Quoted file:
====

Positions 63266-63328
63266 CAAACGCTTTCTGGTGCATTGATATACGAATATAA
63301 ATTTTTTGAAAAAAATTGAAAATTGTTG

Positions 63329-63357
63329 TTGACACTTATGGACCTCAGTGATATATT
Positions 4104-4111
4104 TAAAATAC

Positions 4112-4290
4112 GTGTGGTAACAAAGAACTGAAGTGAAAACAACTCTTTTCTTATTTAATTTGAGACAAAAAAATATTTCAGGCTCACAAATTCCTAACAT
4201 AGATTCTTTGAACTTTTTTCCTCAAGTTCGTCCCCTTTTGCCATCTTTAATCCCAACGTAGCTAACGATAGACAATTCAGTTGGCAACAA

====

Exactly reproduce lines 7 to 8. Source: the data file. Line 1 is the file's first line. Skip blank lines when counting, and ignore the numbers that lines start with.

4104 TAAAATAC

Positions 4112-4290